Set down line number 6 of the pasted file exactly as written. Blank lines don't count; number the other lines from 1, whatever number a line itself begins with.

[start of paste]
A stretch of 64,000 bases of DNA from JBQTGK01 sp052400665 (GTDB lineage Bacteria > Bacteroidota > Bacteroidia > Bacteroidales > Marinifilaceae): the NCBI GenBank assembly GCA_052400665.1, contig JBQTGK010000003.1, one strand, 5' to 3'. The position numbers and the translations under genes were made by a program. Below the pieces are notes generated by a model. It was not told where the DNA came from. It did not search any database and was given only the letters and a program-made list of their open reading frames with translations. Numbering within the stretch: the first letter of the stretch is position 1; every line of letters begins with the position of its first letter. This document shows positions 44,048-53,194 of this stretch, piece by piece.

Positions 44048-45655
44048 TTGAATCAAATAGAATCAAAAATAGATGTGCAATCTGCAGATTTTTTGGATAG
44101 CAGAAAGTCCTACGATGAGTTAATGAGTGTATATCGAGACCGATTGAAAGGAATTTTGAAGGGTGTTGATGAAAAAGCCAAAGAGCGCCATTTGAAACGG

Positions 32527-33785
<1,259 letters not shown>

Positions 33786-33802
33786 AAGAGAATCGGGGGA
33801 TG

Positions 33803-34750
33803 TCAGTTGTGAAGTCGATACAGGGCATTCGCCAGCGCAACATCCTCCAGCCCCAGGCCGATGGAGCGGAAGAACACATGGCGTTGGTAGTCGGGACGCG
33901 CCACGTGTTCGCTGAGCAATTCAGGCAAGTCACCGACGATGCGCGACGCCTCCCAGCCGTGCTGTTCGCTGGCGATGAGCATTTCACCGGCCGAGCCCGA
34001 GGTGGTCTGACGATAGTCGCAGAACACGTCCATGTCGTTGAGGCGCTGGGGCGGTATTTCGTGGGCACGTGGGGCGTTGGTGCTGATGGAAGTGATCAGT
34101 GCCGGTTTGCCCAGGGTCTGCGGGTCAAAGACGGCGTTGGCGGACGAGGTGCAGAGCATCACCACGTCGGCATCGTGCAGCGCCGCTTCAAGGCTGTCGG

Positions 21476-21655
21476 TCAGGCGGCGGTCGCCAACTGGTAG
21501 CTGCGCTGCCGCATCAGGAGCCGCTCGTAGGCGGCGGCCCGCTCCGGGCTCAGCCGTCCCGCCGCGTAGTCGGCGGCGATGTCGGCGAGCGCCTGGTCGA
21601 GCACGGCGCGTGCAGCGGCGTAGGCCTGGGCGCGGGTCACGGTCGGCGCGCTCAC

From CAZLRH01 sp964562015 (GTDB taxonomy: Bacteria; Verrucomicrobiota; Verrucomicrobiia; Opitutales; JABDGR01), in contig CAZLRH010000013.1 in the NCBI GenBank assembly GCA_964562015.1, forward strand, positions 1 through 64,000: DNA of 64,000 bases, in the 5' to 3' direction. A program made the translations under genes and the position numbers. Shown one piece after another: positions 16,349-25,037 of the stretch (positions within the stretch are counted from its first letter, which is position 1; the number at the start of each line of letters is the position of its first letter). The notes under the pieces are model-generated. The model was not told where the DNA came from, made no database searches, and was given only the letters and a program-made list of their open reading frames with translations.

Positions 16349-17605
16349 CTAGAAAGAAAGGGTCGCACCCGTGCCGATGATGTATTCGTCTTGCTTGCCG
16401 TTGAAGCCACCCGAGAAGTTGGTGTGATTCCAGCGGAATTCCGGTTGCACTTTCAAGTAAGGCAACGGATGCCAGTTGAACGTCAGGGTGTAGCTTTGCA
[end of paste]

<1,259 letters not shown>